# Dice rolls skewed

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While checking something in PST, I ran through the dice rolling code. The rolls are very slightly skewed towards the high side. It has to do with how assembly code deals with numbers. Assembly usually starts counting at zero instead of one. When a dice roll is requested it takes the needed dice, for this example we'll use 1D10, generates a random number between 1 and 10 then converts it to 0-9. Now this conversion should take place no matter what, but the engine only does the conversion if the result comes back a 10. The net result is its actually rolling 1D11 and only subtracting 1 if it comes back 11.

I don't think this is a bug, I think its a trade off. Subtraction uses a lot of CPU power, so by only doing the subtraction when absolutely necessary you get a slight speed increase, but at the expense of a slight reduction of accuracy. Now considering how many dice rolls there are in a D&D game this probably adds up to a significant increase in speed which when the game came out was probably necessary. I don't know if this is done with all IE games, but it is done with PST.

That sounds odd. Subtraction is a rather cheap operation (doesn't get much cheaper than that) and since the IE is written in a "high level language" programmers usually don't care about those kinds of "optimization". The correct result is more important in those cases.

Now, in the BG2:ToB executable there is a function that does a "modified random roll". Prototype is like this:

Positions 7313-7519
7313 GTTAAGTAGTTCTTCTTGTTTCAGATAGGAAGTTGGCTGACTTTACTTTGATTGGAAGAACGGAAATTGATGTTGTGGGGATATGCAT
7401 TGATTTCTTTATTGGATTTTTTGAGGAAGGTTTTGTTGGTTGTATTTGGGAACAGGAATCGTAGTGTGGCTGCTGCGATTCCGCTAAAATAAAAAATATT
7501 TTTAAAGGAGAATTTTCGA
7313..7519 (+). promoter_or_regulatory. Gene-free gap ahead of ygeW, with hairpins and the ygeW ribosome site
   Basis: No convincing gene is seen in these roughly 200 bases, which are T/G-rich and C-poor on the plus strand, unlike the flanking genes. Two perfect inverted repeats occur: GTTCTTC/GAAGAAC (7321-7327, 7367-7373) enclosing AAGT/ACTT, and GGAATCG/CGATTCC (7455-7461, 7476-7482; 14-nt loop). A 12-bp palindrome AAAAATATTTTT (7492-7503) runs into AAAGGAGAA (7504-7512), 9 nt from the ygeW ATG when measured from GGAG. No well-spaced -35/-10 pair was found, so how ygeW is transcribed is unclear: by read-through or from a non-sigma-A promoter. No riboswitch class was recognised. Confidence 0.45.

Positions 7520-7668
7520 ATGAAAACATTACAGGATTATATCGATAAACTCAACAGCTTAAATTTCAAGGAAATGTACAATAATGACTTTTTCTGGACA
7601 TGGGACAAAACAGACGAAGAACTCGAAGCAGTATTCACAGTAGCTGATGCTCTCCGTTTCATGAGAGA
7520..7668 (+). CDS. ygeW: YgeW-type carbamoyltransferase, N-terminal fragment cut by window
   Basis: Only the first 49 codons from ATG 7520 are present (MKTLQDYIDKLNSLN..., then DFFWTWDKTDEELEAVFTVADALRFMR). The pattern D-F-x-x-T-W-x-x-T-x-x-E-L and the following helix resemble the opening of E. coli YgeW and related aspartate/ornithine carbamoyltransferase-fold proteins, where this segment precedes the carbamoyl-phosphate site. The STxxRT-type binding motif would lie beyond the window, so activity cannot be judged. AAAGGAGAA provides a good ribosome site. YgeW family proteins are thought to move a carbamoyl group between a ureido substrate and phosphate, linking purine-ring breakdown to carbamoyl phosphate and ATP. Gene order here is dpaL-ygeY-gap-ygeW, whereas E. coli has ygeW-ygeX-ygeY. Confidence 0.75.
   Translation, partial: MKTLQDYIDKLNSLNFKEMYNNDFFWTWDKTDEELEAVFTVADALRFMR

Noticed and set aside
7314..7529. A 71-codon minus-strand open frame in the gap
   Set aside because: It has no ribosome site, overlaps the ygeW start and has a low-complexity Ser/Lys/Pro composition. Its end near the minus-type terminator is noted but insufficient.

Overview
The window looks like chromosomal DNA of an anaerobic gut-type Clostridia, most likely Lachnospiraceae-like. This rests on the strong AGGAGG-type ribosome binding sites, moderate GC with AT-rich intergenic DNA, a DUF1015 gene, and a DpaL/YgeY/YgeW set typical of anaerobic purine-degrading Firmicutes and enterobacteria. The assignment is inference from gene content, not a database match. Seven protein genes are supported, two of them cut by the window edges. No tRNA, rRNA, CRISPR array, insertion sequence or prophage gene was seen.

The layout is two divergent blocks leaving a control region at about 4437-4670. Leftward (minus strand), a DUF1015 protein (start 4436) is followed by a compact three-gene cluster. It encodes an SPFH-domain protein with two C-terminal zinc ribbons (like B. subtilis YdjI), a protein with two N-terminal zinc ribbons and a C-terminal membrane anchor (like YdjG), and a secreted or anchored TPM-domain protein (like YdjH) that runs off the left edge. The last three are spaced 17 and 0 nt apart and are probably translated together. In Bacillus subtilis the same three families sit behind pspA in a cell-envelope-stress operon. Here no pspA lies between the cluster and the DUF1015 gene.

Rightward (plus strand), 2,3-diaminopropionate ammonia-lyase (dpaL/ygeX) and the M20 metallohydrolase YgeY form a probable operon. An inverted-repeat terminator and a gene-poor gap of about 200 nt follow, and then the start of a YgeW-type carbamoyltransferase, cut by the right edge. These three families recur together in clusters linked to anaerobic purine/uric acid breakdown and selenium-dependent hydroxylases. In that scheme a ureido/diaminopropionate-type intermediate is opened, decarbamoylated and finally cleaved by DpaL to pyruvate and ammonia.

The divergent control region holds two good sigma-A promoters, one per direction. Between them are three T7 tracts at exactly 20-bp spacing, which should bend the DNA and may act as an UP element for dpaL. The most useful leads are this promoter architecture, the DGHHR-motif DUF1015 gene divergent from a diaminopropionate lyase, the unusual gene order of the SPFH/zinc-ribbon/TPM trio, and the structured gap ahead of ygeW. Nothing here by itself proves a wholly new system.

int rand_mod(int range, int mod)

It calls the standard rand function with the range argument and adjusts the result (imul range; sar 0x0F), so that the random number is between 0 and range-1 and adds the modifier afterwards. After that, it checks if the value is still inside the [0; range-1] interval and adjusts the value if not.

Your description reminded me of that function, that's why I brought it up. I could be wrong of course, since I haven't looked at the PS:T executable at all.

Yea, I went through it again. I'm used to seeing a random die roll just calling rand, and using an AND with the needed result, then adding any pluses. This thing is convoluted, it calls rand and divides the result by 100 then appears to do a modulo on that to get the die range (lots of idiv). It then adds any pluses and subtracts 1 if it goes over the original die size, which I assume is because its called with a original plus so it has to reconvert it to the 0 - n range as opposed to 1 - n. Cripes why can't programmers take reverse engineers into account, we have feelings too!

At any rate it works fine and my first analysis was incorrect...

Cripes why can't programmers take reverse engineers into account, we have feelings too!

Because then it would be too easy, would it not?

No action to be taken; moving to the archives.

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